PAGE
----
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One day at a time

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One of the realities of working alone is that you can lose track of time. Sometimes that’s a good thing, but not when you also lose track of what day it is.

I suspect many of you one-man shop guys have occasionally lost complete track of time. You’re so involved in what you’re doing that when you finally happen to glance at the clock you’re surprised to learn that you’ve worked right through lunch. Or dinner. Or both. Before I got my shop window I frequently got “lost in the zone” until early evening; now, getting dark outside is a good clue that it’s time to wrap things up for the day.

Other patterns help guide my day as much as the sun or clock. My wife is a teacher, and I’m used to her leaving in the morning about the time I head to either my office or shop. Likewise, her coming home in late afternoon tells me the day’s winding down. When she’s around all day it’s the weekend, and while I typically work weekends the pace is far different. But in summer – when she’s around all day, every day – I’m thrown off completely.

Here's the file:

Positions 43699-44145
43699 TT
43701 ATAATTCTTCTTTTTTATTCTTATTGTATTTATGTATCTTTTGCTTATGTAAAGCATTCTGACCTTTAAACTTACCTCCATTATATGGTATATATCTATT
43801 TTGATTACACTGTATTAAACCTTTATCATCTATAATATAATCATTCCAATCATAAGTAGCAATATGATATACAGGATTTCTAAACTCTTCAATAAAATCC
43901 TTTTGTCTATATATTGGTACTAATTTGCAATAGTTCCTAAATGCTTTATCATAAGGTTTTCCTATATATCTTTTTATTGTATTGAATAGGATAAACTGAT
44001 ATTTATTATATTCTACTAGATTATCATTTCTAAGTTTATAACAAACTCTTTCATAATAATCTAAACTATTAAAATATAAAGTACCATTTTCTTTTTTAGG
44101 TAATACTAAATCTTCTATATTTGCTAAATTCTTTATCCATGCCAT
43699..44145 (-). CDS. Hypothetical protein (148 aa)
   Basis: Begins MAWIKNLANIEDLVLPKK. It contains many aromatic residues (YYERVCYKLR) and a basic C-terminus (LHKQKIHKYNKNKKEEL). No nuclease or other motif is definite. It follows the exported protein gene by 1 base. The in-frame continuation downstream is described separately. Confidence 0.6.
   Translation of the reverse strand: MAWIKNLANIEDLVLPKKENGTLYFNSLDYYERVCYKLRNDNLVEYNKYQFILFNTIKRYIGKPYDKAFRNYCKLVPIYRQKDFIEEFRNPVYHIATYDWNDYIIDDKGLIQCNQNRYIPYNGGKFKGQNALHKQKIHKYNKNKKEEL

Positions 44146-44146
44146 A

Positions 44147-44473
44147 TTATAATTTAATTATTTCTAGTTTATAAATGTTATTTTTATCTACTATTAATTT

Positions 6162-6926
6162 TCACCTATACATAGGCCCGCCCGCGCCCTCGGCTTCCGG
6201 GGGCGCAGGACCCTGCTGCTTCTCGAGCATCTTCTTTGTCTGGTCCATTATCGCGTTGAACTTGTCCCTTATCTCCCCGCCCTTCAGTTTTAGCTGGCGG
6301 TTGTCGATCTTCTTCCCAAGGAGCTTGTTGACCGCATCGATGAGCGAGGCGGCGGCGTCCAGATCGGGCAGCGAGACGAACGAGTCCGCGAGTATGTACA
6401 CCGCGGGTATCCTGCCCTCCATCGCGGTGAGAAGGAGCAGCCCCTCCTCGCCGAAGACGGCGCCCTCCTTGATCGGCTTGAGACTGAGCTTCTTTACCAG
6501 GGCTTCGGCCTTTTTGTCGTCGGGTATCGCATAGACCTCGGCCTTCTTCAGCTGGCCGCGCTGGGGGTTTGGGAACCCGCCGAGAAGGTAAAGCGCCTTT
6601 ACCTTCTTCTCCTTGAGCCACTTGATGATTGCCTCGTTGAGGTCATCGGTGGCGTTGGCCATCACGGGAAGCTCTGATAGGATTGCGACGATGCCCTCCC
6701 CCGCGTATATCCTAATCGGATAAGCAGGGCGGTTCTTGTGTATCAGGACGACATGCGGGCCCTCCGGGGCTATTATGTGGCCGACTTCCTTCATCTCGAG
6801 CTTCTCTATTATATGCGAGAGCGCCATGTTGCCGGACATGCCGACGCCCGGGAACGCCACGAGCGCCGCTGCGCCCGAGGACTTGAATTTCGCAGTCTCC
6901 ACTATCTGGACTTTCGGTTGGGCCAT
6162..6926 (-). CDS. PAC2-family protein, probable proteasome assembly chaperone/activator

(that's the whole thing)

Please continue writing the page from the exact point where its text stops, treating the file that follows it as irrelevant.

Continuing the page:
I’ll work as normal, but the day just “feels” different. For shop work, I tend to forget that running out to the store for a needed supply may be different than on a weekday; either the place will be swamped with weekend warriors, or it’ll be closed. If I’m doing office work, I’ll pick up the phone only to be reminded that most people I’d call are at their desks only Monday through Friday.

The trouble is that I don’t remember what day it is. I’ve missed taking trash out on a Monday night because the preceding hours felt too much like, say, a Friday. Or I’ll turn on the local evening news after a good day’s work only to find some sort of ball game on.

I enjoy having Sally around, I really do. But school starts at the end of the week and I’ll be happy to get back to normal.

Or at least I would be if I had any idea when the end of the week is.


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